|16, 26.1797, 101.4032|
|• Province||Cadrillater Province|
Island of Roses
|• Mayor||Erzhun Izman|
|• Prefect||Ivan George|
|• Estimate (2011)||1,200|
The island of Adakalè was first mentioned in a letter from the early 14th century, in which a Antharian peasant asks the prefect of the former nearby town Nêgéniî if he could agriculturally use the Green Island's terrain.
In 1356, the Antharian Chronicles mentioned a "small island, not longer than 3000 feet, with a voluptuous vegetation" and "being a paradisiacal home to more species of birds than you can find in the entire Antharian Kingdom". In this context appears also the legend, that once an Antharian king wanted to build a fortress on the island, but as he visited it alone once, it swam away and dropped him off the edge of the world, after which the island swam back to its original place.
Because of the island's strategic position, Antharian kings didn't follow the legend's warning. In 1400, King Môrís I built a small fortress in the eastern part of the island, to secure Antharia against oversea enemies and pirates. The fortress was extended and fortified many times, until it was completely destroyed by the Franquese army during the First Antharian War in 1642. Under occupation, the island became a deposit of goods.
After the fortress was taken back by Antharians in 1661, King Mâríon II built a large citadel around the old ruins and called it Álbâ Carôlínê (White Castle). With the time, the island started to get populated with merchants who built their houses inside and near the citadel.
In 1723, a earthquake with a magnitude of 7.3 degrees on Richter scale hit the island and severely damaged many buildings. As consequence, the island was almost completely abandoned.
During the romanization of Antharia, which started in 1755, the ruined island was donated to the Turquese minority in Barodyn and surroundings, which wasn't allowed to leave the island anymore. This is when Álbâ Carôlínê changed name to Adakale, which means in Turquese Island of the Citadel. As the locators had to make money for buying construction materials to rebuild the town, they started creating natural products as soap, perfume, jam, cigars and wine. Empty sites of the town were turned into rose gardens and the island adopted the second name of "Island of Roses" (Güladası). At the end of the 18th century, on the island functioned two small factories, one of perfume and one of cigars, as well as a Turquese school.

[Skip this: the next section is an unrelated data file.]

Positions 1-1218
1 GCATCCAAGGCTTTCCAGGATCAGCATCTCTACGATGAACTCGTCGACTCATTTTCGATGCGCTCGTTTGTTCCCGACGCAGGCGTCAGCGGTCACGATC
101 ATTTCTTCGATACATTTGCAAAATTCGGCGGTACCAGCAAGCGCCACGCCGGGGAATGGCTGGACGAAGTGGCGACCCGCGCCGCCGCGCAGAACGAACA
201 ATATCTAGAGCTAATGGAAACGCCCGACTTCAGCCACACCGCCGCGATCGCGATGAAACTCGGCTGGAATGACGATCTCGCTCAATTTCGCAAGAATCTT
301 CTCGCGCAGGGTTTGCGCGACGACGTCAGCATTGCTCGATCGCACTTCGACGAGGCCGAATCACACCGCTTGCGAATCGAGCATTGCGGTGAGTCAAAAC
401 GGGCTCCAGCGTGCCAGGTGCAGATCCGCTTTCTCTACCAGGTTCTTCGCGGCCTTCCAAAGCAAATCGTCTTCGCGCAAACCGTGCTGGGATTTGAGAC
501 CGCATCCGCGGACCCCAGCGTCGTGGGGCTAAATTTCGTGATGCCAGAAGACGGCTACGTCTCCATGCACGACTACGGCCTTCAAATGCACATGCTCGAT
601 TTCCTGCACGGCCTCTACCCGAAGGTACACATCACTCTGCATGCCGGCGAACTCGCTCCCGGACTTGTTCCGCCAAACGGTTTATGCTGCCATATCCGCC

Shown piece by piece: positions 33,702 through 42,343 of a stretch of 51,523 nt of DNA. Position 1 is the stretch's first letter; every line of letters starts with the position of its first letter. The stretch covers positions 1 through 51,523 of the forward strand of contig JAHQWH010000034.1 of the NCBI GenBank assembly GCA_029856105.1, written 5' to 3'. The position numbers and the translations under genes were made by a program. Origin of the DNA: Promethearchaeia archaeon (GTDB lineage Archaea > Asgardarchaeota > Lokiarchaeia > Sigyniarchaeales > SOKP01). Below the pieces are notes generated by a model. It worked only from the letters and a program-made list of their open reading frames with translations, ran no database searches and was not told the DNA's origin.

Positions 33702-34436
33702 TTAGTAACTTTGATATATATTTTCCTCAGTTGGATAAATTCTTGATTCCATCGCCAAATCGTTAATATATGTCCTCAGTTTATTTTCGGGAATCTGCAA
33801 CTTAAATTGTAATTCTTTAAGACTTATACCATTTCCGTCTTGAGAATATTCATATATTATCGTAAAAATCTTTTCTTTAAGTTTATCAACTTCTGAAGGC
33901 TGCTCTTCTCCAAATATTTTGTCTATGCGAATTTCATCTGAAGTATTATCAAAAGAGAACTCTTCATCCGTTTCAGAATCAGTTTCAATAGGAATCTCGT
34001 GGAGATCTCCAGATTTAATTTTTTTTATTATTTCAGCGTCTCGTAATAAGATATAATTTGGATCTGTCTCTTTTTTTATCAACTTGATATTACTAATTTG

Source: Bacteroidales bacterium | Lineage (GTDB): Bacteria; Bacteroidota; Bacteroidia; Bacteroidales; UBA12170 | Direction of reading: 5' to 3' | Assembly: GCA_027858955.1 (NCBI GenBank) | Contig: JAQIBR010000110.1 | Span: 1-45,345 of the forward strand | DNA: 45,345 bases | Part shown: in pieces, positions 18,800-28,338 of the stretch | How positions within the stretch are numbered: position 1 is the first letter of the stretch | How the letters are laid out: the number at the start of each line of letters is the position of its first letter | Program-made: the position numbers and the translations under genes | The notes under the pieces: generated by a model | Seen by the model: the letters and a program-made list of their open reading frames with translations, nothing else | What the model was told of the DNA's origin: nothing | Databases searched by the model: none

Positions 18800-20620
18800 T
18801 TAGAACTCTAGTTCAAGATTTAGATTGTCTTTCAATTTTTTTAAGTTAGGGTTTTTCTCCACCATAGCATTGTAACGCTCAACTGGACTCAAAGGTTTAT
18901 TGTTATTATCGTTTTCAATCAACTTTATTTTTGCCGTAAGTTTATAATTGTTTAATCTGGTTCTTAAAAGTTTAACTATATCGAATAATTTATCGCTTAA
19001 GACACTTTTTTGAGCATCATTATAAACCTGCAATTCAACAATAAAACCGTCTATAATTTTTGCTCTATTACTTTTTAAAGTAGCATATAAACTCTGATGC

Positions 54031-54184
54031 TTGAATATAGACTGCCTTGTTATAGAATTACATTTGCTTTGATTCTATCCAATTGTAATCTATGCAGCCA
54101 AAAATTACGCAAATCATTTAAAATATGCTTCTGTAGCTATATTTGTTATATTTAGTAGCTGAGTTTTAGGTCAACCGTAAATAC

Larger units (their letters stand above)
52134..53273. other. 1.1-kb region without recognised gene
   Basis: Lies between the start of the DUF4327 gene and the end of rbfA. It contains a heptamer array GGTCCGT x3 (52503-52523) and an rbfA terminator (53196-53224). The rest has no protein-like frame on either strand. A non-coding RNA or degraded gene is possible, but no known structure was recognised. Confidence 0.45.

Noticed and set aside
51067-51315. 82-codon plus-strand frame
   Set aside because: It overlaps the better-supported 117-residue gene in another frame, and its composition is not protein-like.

The Romanish writer Alexandru Beligan describes the island of Adakalè in 1821 as follows:
- As we approach the island by boat, I am amazed that there are minarets on the island. [...] In the harbor, a strong, new building dominates [...] The streets are architecturally chaotic, next to tall, old buildings are small, newer houses. [...] The whole city smells of the perfume of roses growing in enclosed gardens. [...] The old fortress is a ruin in which there are also roses. [...] In some places new Turquese houses are built on the old city walls. Overall, Adakalè is an interesting place, which everyone has to see once in their life.
Starting with 1830, Tutun de Ada-Kaleh (Ada-Kaleh Tobacco) furnishes the Royal Family of Antharia with cigars and since 1834, when the Antharian King Carol I visited the island, the Turquese population of Adakalè is freed from paying taxes.
In 1879, the three mosques of the island were burned down by Antharian rebels. This caused a loss of many valorous carpets and objects of jewelry. As consequence, the bridge between the mainland and Adakalè was torn down so visitors could get to the island only by boat.
After the Revolution of 1921, Antharia turned into a fascist state. Under the rule of Jean Gheorghe-Barraca, the Turquese population of Adakalè had to go to war and on the island was built a hospital for injured soldiers. After Antharia surrendered in 1925, the island was occupied by Cimenoirean troops. In this time, in Adakalè opened even a torture camp, which functioned until 1942.
After the Reconstitution of Antharia in 1943, the island was given back to the Turquese minority, but many of them didn't want to return, because many parts of the island, including the old citadel, were completely destroyed. The next 50 years, the island was only inhabited by factory workers.
In 1995 a process of reconstruction and revitalization of the island began. Until 2012, the old buildings in Adakalè were rebuilt after old plans and photographs. Today, Adakalè is one of the most significant points of interest in Antharia.
Economics and infrastructure
Adakalè is located near the mainland and has been connected to it until 1882 via a 300 m (984 feet) stone bridge, which was demolished for security reasons. Nowadays a personboat brings tourists from the mainland to the island and back twice an hour.
Culture and religion
Adakalè has historically been the center of Turquese culture, even if they first settled on this island in the 18th century. Various literature in Turquese was created and in part preserved on the island. A local survey shows that in 2014, 42% of the locators are Moslems. The island has three mosques, including the biggest mosque in Antharia, Geamia Albastră (Blue Mosque).
In addition to the mosques, there are still remains of Christianity. There are three churches left inside the citadel and one Orthodox monastery outside, built in 1951.
Adakalè is well known for its language diversity. Although ethnically there are more Turquese people on the island, the most spoken language is Romanish. The smallest significant language spoken is Franquese, which is spoken by around 3% of the locators as native language. Also Adakalè was the last place where the Antharian Language was spoken.
|Provinces and counties in Antharia|
Bercea-Izvoare • Dragea • Ivireana • Năsăud • Vlașca-Sighet